Hi, my name is Dan Buttifant, I’m 29 and I live in the small coastal village of Ferring just along the coast from Brighton, England. I’m currently working as a care worker and a freelance photographer.
I had just come back from university for the summer and I was rummaging around in the depths of the attic looking for my wetsuit, when I stumbled upon what was my Dads old photography bag. Needless to say, I grabbed it and inspected the contents. A dusty Nikon F301 and Vivitar 35ES were inside and I thought they looked fantastic. I had always carried around a little digital point and shoot camera but the idea of shooting film seemed really cool.
I picked up a few rolls of Kodak Gold from boots and spent my next year of university learning how to shoot film. Let’s just say I had no idea what I was doing at first. Under and over exposed images were my staple for a long time but I stuck with it and ended up having a pretty good understanding of ISO, aperture and shutter speeds by the end of the year. Although my basic photography skills may have improved, my bank balance had not. Shooting film for me was just not a cost-effective option so I decided to broaden my horizons and re-enter the digital world.
I wanted my digital camera to be as close to film camera as possible, shutter speed on the top and aperture on the lens, and a good viewfinder, that was all I wanted. No video, no sports mode, no red-eye reduction, none of that nonsense just a basic camera. So when flicking through a photography magazine and I came across the X100 I couldn’t believe my eyes, it was everything I wanted in one camera.
It also looked stunning compared to all these other horrible large clunky DSLRs that we’re all the rage at the time. It bridged that film digital divide perfectly. I spent many months with my X100, I took it everywhere from the streets to the mountains and to the beach. It was so portable, and performed admirably in all conditions. Not to mention the colour rendition and film simulations were to die for compared to other camera counterparts.
While people complained about the autofocus I didn’t care, the camera was my first love and it could do no wrong. However, like all relationships, you always want more and I soon wanted the X-Pro1. I thought it looked bigger and better than the X100 and I wanted the option of changing lenses as this was a new whole world waiting to be explored.
I guess if the X100 was my first love the X-Pro1 was my first real relationship. I would finish work at 3:15, hope on my bike, be home at 3:30 and be out the door by 3:45 with my X-Pro1 and 18mm f2 lens. This was very much my routine for the whole of spring and summer in 2016.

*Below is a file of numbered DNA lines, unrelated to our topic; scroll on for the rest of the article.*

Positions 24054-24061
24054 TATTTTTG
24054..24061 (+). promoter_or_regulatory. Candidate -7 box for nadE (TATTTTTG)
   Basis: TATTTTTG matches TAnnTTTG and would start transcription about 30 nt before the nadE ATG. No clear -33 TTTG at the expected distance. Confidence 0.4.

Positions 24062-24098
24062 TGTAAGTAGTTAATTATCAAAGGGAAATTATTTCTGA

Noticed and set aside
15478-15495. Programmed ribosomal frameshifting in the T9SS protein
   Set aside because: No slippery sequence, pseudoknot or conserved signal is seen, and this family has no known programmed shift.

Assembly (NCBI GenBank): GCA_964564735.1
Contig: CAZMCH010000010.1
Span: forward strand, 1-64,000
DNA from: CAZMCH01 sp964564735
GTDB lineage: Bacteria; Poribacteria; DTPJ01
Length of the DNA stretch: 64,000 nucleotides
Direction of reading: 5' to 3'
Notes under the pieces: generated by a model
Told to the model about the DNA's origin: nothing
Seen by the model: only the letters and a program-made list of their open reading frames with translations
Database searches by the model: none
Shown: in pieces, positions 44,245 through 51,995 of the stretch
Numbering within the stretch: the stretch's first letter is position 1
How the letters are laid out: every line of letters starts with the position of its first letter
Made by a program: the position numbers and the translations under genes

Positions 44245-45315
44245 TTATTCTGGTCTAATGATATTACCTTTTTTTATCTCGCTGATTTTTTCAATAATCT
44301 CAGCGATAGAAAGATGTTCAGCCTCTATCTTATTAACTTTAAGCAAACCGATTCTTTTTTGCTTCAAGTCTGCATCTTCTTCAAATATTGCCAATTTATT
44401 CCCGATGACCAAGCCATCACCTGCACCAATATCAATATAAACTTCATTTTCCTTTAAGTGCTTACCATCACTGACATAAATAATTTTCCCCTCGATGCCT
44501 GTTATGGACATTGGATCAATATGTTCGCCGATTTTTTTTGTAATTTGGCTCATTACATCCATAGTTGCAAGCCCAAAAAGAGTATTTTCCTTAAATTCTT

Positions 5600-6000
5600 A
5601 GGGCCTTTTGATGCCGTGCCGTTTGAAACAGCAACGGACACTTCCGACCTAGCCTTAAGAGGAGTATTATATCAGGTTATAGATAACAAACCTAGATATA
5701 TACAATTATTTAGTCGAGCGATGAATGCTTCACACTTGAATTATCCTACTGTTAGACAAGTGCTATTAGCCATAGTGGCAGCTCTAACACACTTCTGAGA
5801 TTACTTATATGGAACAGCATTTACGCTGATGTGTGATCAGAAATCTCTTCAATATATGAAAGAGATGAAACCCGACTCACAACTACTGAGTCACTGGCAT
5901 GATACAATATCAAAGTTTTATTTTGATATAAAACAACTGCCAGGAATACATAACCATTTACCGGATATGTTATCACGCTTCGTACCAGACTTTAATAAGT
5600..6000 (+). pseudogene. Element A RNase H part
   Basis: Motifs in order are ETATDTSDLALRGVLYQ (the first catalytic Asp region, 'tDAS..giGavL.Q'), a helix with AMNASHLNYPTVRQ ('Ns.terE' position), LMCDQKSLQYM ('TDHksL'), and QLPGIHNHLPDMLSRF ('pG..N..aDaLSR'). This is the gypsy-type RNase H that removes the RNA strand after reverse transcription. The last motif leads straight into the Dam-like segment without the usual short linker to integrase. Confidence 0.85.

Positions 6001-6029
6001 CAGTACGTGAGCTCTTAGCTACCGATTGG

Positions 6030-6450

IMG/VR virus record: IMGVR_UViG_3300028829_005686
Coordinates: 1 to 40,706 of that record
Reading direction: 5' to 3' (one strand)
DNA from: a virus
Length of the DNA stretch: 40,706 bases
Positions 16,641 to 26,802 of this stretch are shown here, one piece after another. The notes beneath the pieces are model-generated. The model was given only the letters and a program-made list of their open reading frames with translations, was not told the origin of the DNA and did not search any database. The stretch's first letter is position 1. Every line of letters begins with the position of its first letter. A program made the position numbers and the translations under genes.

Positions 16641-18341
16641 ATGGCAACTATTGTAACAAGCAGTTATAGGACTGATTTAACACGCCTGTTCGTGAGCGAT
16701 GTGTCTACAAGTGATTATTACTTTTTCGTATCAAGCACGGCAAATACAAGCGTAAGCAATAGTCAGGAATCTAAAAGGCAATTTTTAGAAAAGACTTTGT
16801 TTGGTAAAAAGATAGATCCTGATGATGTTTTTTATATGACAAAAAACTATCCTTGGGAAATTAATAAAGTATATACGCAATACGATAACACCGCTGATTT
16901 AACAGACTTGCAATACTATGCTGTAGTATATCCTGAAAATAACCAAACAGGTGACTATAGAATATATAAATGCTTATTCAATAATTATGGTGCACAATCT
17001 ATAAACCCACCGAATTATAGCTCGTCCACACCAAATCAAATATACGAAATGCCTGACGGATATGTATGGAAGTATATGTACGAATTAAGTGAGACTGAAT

I explored everything the local landscape had to offer from crop filled fields to low tide beaches and bustling piers. I drifted through the local landscape like a flaneur capturing everything on offer. During this time I also explored self-portraiture and placed myself in empty landscapes as a way of exploring my solitude at the time.
During this period the X-Pro1 didn’t feel like a camera but an extension of myself, I didn’t concern myself with ‘the rules’ of photography but simply enjoyed taking photographs because this is what I felt I had to do. The X-Pro1 doesn’t get in the way of this either, if anything it facilitated this creative period by it simply being a camera that allowed the photographic process to dominate and not menu system.
It was during this period that I really wanted to take my photography further and I subsequently left my teaching job and applied to be a photographer for Raleigh International in Nepal. The earthquake in April 2015 had devastated the country and Raleigh International was working with local project partner and international youth volunteers to rebuild community homes in rural Gorkha.
I had always been drawn to documentary photography and I felt that this role would not only allow me to gain experience but would also allow my photographs to raise awareness about the struggles in rural Nepal. This disposition alone raised a fundamental question about photography that has always stayed with me, is there such a thing as a selfless photograph?
From my time in Nepal, two interactions stand out as important moments for me as a photographer and a human. The first was one late afternoon I had stopped in a remote village and had the evening off. I went for a walk to explore the village and met a young woman with a heavily pierced face and vibrant clothes sitting on her porch drinking Chi. Without changing expression she waved me over and offered me a drink, with my basic Nepalese we exchanged words and both the sat quietly on her porch.
Then she silently stood up and disappeared into her house, then out of the darkness, her hand waved me in. The room was pitch black, buzzing with flies and smelt of human waste. I could see nothing, the heat was intoxicating and then the young women pointed to the corner, where an old women lay naked and vulnerable. The old lady painful raised herself up making strenuous sounds and the young lady pointed at my camera and asked me to take a picture of what I understood to be her mother.
I raised my camera and took a couple of quick photographs on my X-Pro1 and showed them to the young lady, her face light up, she thanked me and waved me off. Her mother was clearly dying and it was an incredibly profound experience that has stayed with me. I feel like the young lady took solace in there being a final picture of her mother.
The second experience that was a profound moment for me in Nepal was in the rural village of Baltar, Gorkha where Raleigh volunteers and local villagers had completed one of the houses and a woman and her husband had moved in. I had my Nepalese friend with me who was to act as translator for the day, however, when we arrived at the house it had become clear that the woman was mute.